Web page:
Senior Deacon to candidate. "Do you sincerely declare, upon your honor before these gentlemen, that you are prompted to solicit the privileges of Masonry by a favorable opinion conceived of the institution, a desire of knowledge, and a sincere wish of being serviceable to your fellow creatures?"
Ans. "I do."
Senior Deacon to candidate, "Do you sincerely declare upon your honor before these gentlemen, that you will cheerfully conform to all the ancient established usages and customs of the fraternity?"
Ans. "I do."
After the above questions are proposed and answered and the result reported to the Master, he says, 'Brethren
at the request of Mr. A. B. he has been proposed and accepted in regular form. I therefore recommend him as a proper candidate for the mysteries of Masonry and worthy to partake of the privileges of the fraternity and in consequence of a declaration of his intentions, voluntarily made, I believe he will cheerfully conform to the rules of the order."
The candidate during the time is divested of all his apparel (shirt excepted) and furnished with a pair of drawers kept in the lodge for the use of candidates. The candidate is then blindfolded, his left foot bare, his right in a slipper, his left breast and arm naked, and a rope called a Cable-tow round his neck and left arm, [the rope is not put round the arm in all lodges] in which posture the candidate is conducted to the door where he is caused to give, or the conductor gives three distinct knocks, which are answered by three from within; the conductor gives one more, which is also answered by one from within. The door is then partly opened and the Senior Deacon generally asks, "Who comes there? Who comes there? Who comes there?"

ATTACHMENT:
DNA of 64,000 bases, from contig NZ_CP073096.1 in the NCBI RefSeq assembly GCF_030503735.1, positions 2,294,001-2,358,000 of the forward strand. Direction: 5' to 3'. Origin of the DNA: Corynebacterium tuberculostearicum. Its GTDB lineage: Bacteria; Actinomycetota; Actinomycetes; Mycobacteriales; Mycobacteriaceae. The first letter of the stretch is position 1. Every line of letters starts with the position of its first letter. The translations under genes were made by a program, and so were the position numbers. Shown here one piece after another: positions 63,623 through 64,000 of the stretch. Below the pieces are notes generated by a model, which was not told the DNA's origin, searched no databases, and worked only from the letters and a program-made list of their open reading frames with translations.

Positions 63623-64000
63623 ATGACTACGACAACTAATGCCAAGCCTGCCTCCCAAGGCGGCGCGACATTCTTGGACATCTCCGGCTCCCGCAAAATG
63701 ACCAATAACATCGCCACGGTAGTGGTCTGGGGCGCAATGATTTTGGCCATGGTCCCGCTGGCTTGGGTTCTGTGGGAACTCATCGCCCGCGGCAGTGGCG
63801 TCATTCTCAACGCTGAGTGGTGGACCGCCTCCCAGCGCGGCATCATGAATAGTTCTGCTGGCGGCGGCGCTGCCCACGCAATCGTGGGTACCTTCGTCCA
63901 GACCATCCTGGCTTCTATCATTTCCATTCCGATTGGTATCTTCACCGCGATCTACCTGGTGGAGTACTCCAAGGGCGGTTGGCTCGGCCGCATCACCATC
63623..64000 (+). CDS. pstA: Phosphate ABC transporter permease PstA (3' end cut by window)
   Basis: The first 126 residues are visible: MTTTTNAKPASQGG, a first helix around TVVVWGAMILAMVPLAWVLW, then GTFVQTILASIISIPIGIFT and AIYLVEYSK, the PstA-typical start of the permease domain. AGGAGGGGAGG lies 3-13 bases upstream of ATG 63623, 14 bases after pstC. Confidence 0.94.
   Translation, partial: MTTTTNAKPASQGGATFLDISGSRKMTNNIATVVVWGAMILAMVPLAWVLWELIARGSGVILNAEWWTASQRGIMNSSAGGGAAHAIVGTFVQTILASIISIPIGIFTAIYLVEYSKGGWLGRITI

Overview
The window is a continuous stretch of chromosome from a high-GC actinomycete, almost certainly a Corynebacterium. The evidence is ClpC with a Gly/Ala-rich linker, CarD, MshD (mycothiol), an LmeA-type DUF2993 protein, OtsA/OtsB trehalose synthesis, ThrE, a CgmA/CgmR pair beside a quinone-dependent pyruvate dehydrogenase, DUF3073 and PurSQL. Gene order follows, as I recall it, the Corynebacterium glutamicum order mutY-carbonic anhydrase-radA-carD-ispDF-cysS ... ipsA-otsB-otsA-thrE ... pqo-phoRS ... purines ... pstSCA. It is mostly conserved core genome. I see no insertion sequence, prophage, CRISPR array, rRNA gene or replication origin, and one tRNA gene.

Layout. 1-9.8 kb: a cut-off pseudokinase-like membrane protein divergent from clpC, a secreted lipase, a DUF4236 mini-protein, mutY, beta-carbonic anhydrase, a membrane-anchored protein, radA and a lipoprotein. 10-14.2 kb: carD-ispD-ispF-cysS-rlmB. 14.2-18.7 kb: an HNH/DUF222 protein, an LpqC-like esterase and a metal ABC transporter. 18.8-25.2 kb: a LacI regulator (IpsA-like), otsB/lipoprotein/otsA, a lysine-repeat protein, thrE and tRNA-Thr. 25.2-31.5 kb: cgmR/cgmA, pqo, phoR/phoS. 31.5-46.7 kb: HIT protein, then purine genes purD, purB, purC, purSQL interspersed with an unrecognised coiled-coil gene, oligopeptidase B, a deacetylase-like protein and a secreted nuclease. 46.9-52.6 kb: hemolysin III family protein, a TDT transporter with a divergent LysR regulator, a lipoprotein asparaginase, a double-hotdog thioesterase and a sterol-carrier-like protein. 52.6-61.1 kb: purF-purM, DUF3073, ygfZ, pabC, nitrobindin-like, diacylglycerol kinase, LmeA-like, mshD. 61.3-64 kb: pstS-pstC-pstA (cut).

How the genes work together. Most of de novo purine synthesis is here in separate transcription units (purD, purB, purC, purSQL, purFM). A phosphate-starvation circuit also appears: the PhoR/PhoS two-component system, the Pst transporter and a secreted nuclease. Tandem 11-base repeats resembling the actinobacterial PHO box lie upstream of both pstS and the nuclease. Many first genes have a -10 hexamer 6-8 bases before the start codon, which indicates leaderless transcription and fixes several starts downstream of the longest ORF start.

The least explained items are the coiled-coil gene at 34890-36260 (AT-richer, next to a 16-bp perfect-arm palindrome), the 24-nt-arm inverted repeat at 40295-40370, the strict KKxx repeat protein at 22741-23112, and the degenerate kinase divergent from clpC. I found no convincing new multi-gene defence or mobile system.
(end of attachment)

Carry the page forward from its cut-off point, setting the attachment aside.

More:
The work of the evening being over, I will proceed to give a description of the manner of closing the lodge. It is a very common practice in lodges to close a lodge of Entered Apprentices, and open a lodge of Fellow Crafts, and close that, and open a Master Mason's lodge, all in the same evening.
Some brother generally makes a motion that the lodge be closed; it being seconded and carried:—
The Master to the Junior Deacon—"Brother Junior," [giving one rap which calls up both Deacons,] "the first as well as the last care of a Mason? (more…)
Having described all the ceremonies and forms appertaining to the opening of a lodge of Entered Apprentice Masons, setting them to work, initiating a candidate, and closing the lodge, I will now proceed too give the lecture on this degree. It is divided into three sections. The lecture is nothing more or less than a recapitulation of the preceding ceremonies and forms, by way of question and answer, and fully explains the same. In fact, the ceremonies and forms (generally Masonically called the work) and lectures are so much the same that he who possesses a knowledge of the lectures cannot be destitute of a knowledge of what the ceremonies and forms are. As the ceremonies used in opening and closing are the same in all the degrees it is thought best to give the whole in one insertion; it being the sincere wish of the writer that every reader should perfectly understand all the formulas of the whole Masonic fabric, as he then will thereby be able to form correct opinions of the propriety or impropriety, advantages or disadvantages of the same.
First Section of the Lecture on the First Degree of Masonry. "From whence come you as an Entered Apprentice Mason?"
Ans. "From the holy lodge of St. John, at Jerusalem." "What recommendations do you bring?"
Ans. "Recommendations from the Worshipful Master, Wardens and brethren of that right worshipful lodge, whom greet you."
"What comest thou hither to do?"
Ans. "To learn to subdue my passions, and improve myself in the secret arts and mysteries of ancient Freemasonry."
"You are a Mason, then I presume?"
Ans. "I am."
"How shall I know you to be a Mason?"
Ans. "By certain signs and a token."
"What are signs?"
Ans. "All right angles, horizontals and perpendiculars."
"What is a token?"
Ans. "A certain friendly and brotherly grip, whereby one Mason may know another, in the dark as well as in the light."
"Where were you first prepared to be made a Mason?"
Ans. "In my heart."
Ans. "In a room adjacent to the body of a just and lawfully constituted lodge of such."
"How were you prepared?"
Ans. "By being divested of all metals, neither naked nor clothed, barefoot nor shod, hoodwinked, with a Cable Tow † about my neck, in which situation I was conducted to the door of the lodge."
"You being hoodwinked how did you know it to be a door?"